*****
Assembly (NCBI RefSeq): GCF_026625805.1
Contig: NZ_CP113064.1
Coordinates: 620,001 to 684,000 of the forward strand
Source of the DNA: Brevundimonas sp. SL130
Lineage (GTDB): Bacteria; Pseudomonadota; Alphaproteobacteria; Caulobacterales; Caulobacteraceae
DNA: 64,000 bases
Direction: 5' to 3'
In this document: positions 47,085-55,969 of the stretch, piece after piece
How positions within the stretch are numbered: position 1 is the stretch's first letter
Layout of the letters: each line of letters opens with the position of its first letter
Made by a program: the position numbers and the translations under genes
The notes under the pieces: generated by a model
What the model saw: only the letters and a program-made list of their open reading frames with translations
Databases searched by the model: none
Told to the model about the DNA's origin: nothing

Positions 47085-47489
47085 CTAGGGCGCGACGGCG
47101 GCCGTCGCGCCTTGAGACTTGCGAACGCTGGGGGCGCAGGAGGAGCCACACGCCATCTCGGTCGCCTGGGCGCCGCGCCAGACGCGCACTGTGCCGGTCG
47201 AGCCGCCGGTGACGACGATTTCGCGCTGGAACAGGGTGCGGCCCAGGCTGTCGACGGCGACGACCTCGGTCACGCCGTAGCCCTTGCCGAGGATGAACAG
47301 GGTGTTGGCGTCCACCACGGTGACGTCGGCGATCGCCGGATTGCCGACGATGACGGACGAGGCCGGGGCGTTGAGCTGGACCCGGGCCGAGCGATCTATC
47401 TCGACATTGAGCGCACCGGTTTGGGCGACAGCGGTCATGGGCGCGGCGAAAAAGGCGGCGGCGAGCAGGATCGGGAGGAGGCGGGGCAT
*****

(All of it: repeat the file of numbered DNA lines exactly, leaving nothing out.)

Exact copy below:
Assembly (NCBI RefSeq): GCF_026625805.1
Contig: NZ_CP113064.1
Coordinates: 620,001 to 684,000 of the forward strand
Source of the DNA: Brevundimonas sp. SL130
Lineage (GTDB): Bacteria; Pseudomonadota; Alphaproteobacteria; Caulobacterales; Caulobacteraceae
DNA: 64,000 bases
Direction: 5' to 3'
In this document: positions 47,085-55,969 of the stretch, piece after piece
How positions within the stretch are numbered: position 1 is the stretch's first letter
Layout of the letters: each line of letters opens with the position of its first letter
Made by a program: the position numbers and the translations under genes
The notes under the pieces: generated by a model
What the model saw: only the letters and a program-made list of their open reading frames with translations
Databases searched by the model: none
Told to the model about the DNA's origin: nothing

Positions 47085-47489
47085 CTAGGGCGCGACGGCG
47101 GCCGTCGCGCCTTGAGACTTGCGAACGCTGGGGGCGCAGGAGGAGCCACACGCCATCTCGGTCGCCTGGGCGCCGCGCCAGACGCGCACTGTGCCGGTCG
47201 AGCCGCCGGTGACGACGATTTCGCGCTGGAACAGGGTGCGGCCCAGGCTGTCGACGGCGACGACCTCGGTCACGCCGTAGCCCTTGCCGAGGATGAACAG
47301 GGTGTTGGCGTCCACCACGGTGACGTCGGCGATCGCCGGATTGCCGACGATGACGGACGAGGCCGGGGCGTTGAGCTGGACCCGGGCCGAGCGATCTATC
47401 TCGACATTGAGCGCACCGGTTTGGGCGACAGCGGTCATGGGCGCGGCGAAAAAGGCGGCGGCGAGCAGGATCGGGAGGAGGCGGGGCAT